In light of the May 6, 2010 U.S. market plunge I wanted to ask a question about bad OR solutions to a problem. Often times we only hear of the good solutions to problems. Yet we can also learn from our mistakes. Do you have an example where something went wrong trying to implement an Operations Research solution?

asked 11 May '10, 13:18

larrydag%201's gravatar image

larrydag 1 ♦
accept rate: 9%

retagged 26 Nov '11, 15:09

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fbahr ♦

This is basically a GIGO story. I was part of a team of consultants working for a US auto manufacturer (to remain anonymous) to streamline their system for delivering completed vehicles from plants to dealers. My job boiled down to coding Dijkstra's shortest path algorithm on a PC. The code would then suck data from their database of rail shipment records (which contained carrier, start and end node, distance and some other fields for every segment of every rail shipment in recent history), and use it to route rail shipments from plants to "rail ramps". The objective metric was travel distance. This would seem to be a no-brainer.

The day came to demo the code, and the first test case was a shipment from a plant in Georgia to a ramp in Massachusetts. My code routed it (roughly) plant -> Atlanta -> Chicago -> Salt Lake City -> Seattle -> Van Nuys (CA) -> Milpitas (CA) -> Oklahoma City -> Cincinnati -> Framingham (MA). It's a very scenic route, but probably not very efficient. I couldn't figure out how I could muck up a simple algorithm that badly.

Turned out I hadn't. The data was entered into the database by some apparently unmotivated employees, who took to leaving the distance field zero if they couldn't be bothered to type it in. Thus the route above appeared to be only a couple hundred miles to the code. (The employees also had to enter a four letter alpha code for each rail junction. It turned out that 'D' meant either Detroit, Denver, Dallas or delivery point, depending on where Mars was relative to Venus that day.)

AFAIK my code was never used.


answered 11 May '10, 14:19

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Paul Rubin ♦♦
accept rate: 19%

I think we have all had to deal with "garbage in = garbage out" problems. Thanks for sharing.

(11 May '10, 15:06) larrydag 1 ♦

This is my humble opinion. I have seen someone doing some manipulation of source data in order to make their solution look better than another solution. Without the manipulations, the enhancement provided by the optimization is small. With the manipulations, the enhancement provided by the optimization looks more attractive. Since there is no cooperation from the other team, there's no way to know how much improvement to our REAL current solution is... In my opinion, that's not okay. If O.R. does not offer considerable improvement in all instances, what's the problem with that? I think it's fair game to acknowldege it's not a magic ball or magic cauldron that solves it all... thoughts from a humble analyst...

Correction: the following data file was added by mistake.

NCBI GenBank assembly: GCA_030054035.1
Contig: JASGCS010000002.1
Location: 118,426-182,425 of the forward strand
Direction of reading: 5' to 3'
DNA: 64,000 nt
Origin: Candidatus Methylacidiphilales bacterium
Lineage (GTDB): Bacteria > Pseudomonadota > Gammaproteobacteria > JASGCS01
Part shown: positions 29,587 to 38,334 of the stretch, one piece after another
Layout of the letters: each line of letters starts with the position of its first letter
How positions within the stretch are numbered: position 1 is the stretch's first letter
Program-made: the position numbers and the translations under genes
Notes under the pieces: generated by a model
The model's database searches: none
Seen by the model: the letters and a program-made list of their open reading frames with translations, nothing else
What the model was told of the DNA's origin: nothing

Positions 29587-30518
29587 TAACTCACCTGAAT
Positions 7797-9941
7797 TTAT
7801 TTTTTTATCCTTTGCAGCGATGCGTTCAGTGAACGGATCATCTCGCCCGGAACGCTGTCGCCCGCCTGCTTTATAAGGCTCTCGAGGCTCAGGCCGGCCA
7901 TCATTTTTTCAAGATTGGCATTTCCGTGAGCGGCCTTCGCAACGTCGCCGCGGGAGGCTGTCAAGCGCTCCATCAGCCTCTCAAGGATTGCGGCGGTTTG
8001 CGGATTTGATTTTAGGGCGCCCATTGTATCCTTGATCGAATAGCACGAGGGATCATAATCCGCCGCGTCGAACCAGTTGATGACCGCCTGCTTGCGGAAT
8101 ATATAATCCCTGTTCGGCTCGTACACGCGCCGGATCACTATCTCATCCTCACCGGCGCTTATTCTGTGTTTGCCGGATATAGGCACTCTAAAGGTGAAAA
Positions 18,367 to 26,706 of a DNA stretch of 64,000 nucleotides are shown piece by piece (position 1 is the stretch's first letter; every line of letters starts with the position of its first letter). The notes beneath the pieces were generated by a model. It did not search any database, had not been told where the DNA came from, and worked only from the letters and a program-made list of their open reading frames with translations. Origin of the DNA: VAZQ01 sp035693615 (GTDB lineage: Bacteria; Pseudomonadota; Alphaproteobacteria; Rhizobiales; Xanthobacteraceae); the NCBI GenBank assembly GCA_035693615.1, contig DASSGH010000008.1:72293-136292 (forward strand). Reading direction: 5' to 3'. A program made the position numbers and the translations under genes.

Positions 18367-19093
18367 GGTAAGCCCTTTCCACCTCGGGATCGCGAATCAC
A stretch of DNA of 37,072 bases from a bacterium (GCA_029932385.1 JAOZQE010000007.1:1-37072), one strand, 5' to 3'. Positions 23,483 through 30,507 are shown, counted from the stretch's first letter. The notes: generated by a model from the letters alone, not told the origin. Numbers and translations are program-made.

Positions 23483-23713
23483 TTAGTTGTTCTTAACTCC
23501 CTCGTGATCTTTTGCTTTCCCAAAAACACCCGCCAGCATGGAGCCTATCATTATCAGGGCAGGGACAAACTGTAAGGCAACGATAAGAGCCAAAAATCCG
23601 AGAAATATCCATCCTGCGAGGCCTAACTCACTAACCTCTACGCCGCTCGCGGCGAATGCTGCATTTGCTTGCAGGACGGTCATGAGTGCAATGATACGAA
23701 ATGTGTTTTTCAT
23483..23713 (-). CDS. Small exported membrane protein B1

answered 11 May '10, 18:14

lucecita's gravatar image

accept rate: 0%

We were preparing a scheduling and automated time tabling tool for our business school. The objective was to schedule a large number of classes quickly. My code that took care of times and dates had some bugs that I was not aware of. In the first demo that we showed. Many classes were scheduled for 3 in the morning.

It was embarrassing but at least no stock market crashed that day.


answered 11 May '10, 21:03

Mark's gravatar image

Mark ♦
accept rate: 9%


It would have been interesting to pilot test the solution and read the student evaluation forms. They'd probably complain about being yanked out of the bars an hour early.

(13 May '10, 15:38) Paul Rubin ♦♦

@Paul you have certainly forgotten your undergrad days. Undergrads don't go to happy hours! Drinking is typically done by large amount of cheap beer obtained from convenient stores late at night! considering all the budget cuts even grads cannot afford to go to happy hours that much.

Joking aside, we are planning to use the code for scheduling classes for courses in two semesters from now. I'll be happy to hear some ideas.

(17 May '10, 03:45) Mark ♦

Bad stories are actually good stories because they tell what went wrong. I have never applied any OR to real life applications (even though I am a PhD in OR) but I find all the above stories useful.


answered 14 May '10, 14:09

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accept rate: 8%

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Asked: 11 May '10, 13:18

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Last updated: 26 Nov '11, 15:09

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